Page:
Q. I have a 1yr old male 38 lb Labradoodle and my gf just brought a month old kitten home. Can they interact? If not, for how long?
ANSWER : A. Interactions whenever a new pet is brought into the house should start off slow, then can be increased in time. The best steps when introducing a new cat is to allow your cat or kitten to have a room in the house all to him or herself. Allow your dog to sniff under the door to get used to the kitten’s scent, and even show your dog articles such as bedding the cat has slept on. After a few days, an introduction with your dog on leash, or a barrier such as a gate where both pets can look at each other but not see each other is best. This will allow each to get used to seeing the other without the ability to jump, bite or scratch the other. Once the two are used to this, then a face to face interaction can begin. If at any time a fight or scuffle breaks out, separate the two pets and try again at a later time. The amount of time this introduction takes can vary depending on how the two react to each other.

Until your kitten is older, or you are sure both are fine together, do not leave the two pets together unattended. Even a well-meaning and playful dog can accidentally break a leg of a kitten or worse without meaning to! A safe room for your kitten to be in while you are away, or a barrier to allow your kitten to escape to safety if needed will help until both are big enough to play alone safely.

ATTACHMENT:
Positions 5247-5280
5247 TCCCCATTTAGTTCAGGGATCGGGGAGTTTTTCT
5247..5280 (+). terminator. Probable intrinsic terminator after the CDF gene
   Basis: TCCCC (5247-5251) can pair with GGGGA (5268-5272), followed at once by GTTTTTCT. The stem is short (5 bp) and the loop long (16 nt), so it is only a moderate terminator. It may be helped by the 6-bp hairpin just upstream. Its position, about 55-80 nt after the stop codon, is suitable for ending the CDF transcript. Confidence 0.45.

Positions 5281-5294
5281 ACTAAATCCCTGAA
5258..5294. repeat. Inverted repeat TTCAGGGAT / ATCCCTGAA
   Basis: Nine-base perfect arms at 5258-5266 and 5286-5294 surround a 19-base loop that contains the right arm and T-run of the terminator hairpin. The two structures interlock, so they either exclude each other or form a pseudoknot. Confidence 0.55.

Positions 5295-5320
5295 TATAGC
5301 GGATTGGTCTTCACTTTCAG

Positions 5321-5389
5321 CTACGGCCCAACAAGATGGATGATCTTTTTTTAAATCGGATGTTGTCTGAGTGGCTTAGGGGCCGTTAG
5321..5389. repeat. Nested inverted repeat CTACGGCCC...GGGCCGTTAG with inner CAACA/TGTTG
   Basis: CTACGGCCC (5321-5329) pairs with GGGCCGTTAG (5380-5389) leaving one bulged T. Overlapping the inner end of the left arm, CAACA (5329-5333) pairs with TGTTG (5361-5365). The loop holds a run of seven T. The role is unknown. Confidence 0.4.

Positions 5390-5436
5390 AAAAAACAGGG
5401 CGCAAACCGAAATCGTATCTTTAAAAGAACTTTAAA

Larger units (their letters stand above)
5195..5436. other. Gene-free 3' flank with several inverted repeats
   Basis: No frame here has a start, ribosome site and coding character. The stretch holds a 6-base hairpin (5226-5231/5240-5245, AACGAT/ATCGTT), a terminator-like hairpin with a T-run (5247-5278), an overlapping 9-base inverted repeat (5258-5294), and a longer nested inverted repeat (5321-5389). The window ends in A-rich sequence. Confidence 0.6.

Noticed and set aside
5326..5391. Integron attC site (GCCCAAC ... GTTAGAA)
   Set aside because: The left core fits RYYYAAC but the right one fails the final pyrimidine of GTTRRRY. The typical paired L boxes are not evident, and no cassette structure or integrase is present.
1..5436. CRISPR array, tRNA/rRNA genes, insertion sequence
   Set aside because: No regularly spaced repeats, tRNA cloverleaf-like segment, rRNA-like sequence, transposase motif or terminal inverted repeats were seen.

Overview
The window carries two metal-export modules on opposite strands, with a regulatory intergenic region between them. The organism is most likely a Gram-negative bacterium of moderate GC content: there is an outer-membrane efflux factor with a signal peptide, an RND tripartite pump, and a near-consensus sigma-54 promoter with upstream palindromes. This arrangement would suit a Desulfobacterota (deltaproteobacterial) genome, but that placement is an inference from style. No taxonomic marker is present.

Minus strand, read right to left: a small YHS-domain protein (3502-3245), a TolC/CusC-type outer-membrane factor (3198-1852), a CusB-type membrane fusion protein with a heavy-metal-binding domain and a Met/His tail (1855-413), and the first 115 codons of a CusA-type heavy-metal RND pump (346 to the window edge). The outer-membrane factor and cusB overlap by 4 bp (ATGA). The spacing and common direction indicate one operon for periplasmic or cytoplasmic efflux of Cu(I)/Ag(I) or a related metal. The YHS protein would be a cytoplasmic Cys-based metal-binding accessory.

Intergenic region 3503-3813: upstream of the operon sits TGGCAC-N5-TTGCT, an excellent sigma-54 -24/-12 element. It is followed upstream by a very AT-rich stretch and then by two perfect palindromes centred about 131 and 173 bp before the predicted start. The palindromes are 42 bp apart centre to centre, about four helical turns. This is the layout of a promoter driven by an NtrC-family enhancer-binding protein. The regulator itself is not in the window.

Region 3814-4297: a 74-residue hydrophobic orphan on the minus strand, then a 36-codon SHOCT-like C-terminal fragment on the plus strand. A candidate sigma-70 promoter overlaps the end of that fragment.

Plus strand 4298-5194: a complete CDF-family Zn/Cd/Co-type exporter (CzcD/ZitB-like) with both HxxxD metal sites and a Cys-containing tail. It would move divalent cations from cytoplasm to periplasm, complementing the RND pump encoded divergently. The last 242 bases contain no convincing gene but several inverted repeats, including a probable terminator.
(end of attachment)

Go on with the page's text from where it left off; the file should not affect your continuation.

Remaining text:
Read Full Q/A … : Dogs and Jealousy

Q. I have a 8 month old Lab. He gets excited and likes to get mouthy and puts the persons hands in his mouth. Doesn’t bite hard. How can we stop this?
ANSWER : A. Bite inhibition is a great way to stop mouthiness that occurs often with teenaged dogs. There are several training techniques that can be done to help teach your dog how to play nicely! One is to teach a “Leave-it” command. Begin by holding a treat in your hand and asking your dog to “leave it”. If he attempts to chew or bite, a high-pitched YELP! will help. Once he backs away or ignores the treat, ask him to “take it” and offer it to him. Another useful way to teach bite inhibition is through the use of a tug toy. Again, the “take it” and “leave it” commands are used. During a tug session, ask your dog to “leave it” or “drop” and exchange with a treat. If he lets go of the toy, reward him! One final option is also “airplaning” treats. This method involves having your dog sit and then slowly lowering a treat toward him. If he goes for the treat, back away and start over. Once he can sit calmly and not chew on you, reward with the treat! All of these techniques are great for helping teach dogs bite inhibition. 🙂

Read Full Q/A … : Leerburg

Q. My two year old dog and five month old puppy play very loudly, growling, playing with a rope toy. How can I train then to play but not so loudly??
ANSWER : A. This is natural play behaviour no different to children playing. It’s not possible or fair to teach them to play quieter as they aren’t doing anything wrong. If you don’t like them playing tug of war games in the house only allow them to have the rope toy in the garden.